Foxes Discovered in the City

The creatures are well-known in London suburbs, rummaging in dustbins and making a special contribution to the destabilisation of garden sheds through burying under them to make a home.

But as the picture shows, they are also in the City. Indeed, they are not recent arrivals, and the photo shows that they have been there since 1868.



OK – they are not real foxes, and although the shop bears the name Fox, it doesn’t sell fox fur or indeed any other component of a fox’s body. The Fox brand sells umbrellas.

Words chosen carefully, as you are struggling to see any umbrellas in the window. What you can see is shoes, and to the left is a placard saying “Author”. So maybe a famous author about shoes is coming for a book-signing?

No. Author is a brand of shoes (Jimmy Choo fans please do not sigh – there is an ordinary world out there that has not ascended yet to the stratospheric heights of high shoe fashion).

And the business has taken over from the Fox umbrella sales business, and is now the 118 London Wall branch of the chain, as can be seen by the closer photo.



Having said that, a detailed look at the first photo shows that Author are happy to make the Fox connection – take a squint again at the placard.

In fact, the new product line has only a minimal impact on the shop front. For a moment, and from a distance, you might even think that a charity shop had come to land, although that statement, if put seriously, would be a disservice to Author and may belie some clever thinking of linking the two brands to produce an appearance that the eye will not dismiss in the way it dismisses another bland city centre chain outlet.

A further angle is that there may be planning restrictions protecting the Fox signage. I have not yet investigated this.

Research indicates that the business did indeed start in 1868 when Thomas Fox opened a shop in nearby Fore Street, that location continuing to trade until World War II bombing saw it relocate to London Wall.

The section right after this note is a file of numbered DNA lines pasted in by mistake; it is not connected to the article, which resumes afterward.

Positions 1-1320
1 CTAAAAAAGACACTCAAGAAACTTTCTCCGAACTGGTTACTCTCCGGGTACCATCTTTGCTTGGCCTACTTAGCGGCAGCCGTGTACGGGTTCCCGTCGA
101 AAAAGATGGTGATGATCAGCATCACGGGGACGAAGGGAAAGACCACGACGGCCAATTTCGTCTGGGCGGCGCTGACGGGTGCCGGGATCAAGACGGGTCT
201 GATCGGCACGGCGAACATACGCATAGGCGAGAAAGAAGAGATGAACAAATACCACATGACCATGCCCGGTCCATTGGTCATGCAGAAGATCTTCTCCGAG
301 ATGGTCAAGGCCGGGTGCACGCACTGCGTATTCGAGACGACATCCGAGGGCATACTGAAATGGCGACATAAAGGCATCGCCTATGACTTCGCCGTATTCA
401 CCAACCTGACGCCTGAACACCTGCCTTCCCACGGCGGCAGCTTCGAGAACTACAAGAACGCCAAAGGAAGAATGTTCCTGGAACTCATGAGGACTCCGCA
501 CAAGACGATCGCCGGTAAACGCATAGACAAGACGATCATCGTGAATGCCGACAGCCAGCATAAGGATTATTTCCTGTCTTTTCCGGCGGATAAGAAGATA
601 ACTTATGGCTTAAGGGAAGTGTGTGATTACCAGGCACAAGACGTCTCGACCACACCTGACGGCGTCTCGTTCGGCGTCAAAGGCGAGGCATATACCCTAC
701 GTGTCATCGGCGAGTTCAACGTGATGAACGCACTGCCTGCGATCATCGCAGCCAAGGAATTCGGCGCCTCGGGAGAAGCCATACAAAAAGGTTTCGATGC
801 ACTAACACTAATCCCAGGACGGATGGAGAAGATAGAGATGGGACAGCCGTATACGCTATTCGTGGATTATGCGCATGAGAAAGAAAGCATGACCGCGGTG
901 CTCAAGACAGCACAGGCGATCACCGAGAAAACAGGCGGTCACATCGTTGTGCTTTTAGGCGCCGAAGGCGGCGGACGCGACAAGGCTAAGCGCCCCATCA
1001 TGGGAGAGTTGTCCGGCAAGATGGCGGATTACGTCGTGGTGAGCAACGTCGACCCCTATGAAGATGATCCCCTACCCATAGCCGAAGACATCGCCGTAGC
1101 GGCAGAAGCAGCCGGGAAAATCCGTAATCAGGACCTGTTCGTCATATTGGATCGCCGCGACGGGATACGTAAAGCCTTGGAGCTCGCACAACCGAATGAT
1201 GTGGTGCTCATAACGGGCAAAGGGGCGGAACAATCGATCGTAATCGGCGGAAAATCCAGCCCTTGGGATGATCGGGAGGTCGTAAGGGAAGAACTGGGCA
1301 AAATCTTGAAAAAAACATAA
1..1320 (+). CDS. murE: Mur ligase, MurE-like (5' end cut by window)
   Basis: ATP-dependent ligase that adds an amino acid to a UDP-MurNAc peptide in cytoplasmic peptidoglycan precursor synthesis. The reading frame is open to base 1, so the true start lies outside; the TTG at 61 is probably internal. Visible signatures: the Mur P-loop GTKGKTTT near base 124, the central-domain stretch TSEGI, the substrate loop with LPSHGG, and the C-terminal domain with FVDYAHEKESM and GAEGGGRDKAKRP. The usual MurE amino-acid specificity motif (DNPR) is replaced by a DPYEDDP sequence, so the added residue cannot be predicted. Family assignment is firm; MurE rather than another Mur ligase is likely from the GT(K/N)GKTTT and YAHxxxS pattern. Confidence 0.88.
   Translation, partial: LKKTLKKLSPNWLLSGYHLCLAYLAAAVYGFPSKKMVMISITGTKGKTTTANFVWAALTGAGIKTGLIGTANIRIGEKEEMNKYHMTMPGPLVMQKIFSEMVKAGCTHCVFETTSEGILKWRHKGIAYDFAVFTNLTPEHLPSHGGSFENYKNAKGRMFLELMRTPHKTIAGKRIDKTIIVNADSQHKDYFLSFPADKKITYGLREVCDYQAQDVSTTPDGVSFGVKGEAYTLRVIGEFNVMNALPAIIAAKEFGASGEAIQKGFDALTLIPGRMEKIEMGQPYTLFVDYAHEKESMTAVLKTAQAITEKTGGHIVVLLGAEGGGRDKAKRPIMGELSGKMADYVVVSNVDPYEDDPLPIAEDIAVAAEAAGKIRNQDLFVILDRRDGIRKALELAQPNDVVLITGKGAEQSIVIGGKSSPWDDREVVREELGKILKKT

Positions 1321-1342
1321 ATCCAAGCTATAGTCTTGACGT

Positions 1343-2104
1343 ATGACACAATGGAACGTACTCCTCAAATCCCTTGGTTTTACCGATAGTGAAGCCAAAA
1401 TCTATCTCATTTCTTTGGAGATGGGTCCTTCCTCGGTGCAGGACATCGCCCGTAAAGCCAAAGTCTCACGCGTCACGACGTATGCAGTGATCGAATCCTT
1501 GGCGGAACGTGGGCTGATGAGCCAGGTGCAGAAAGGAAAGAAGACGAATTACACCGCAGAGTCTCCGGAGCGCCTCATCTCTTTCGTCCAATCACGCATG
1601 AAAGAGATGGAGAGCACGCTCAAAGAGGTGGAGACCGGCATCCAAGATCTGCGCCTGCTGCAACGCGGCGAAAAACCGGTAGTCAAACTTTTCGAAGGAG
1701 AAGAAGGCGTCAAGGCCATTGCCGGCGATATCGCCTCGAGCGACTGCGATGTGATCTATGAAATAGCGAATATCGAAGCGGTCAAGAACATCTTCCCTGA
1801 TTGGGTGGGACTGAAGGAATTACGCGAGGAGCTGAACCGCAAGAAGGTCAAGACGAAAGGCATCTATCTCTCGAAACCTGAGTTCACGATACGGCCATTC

Incidentally, Fore Street was the site of the first bomb dropped on the City of London in World War II, and it remains a strange bywater of a City of London street, although there are redevelopment plans for the area.

The Fox business proclaims proudly that its customers include Hackett, Harrods and Turnbull & Asser in the UK, Mitsukoshi, Segan and Togo in Japan, and Paul Stuart, Rain and Shine and Barneys in New York.  There are also entertainment connections – the John Steed umbrellas in the Avengers TV series and the gadget umbrellas in the James Bond films

However, the direct retail sales business now seems to be carried on online, with manufacturing done in Croydon, South London. Tfox.co.ukhttp://www.tfox.co.uk/ promises a new e-commerce site, to open in spring 2012.

In the City of London edition of The Buildings of England, Pevsner  (p565) describes the “excellent Modern front of 1937” and praises the black Vitrolite, the stainless steel [foxes] and the neon [sign]. If the dark Vitrolite glass seems familiar to Londoners, it is the same material used in, for example, the cladding of the old Daily Express building in Fleet Street.

But it is the umbrellas that are the champions – solid, stylish.......and a real pain if you lose one.

The author is a City of London, City of Westminster and National Trust Guide, who runs walking tours in the City and in Westminster. For further information see tabs.

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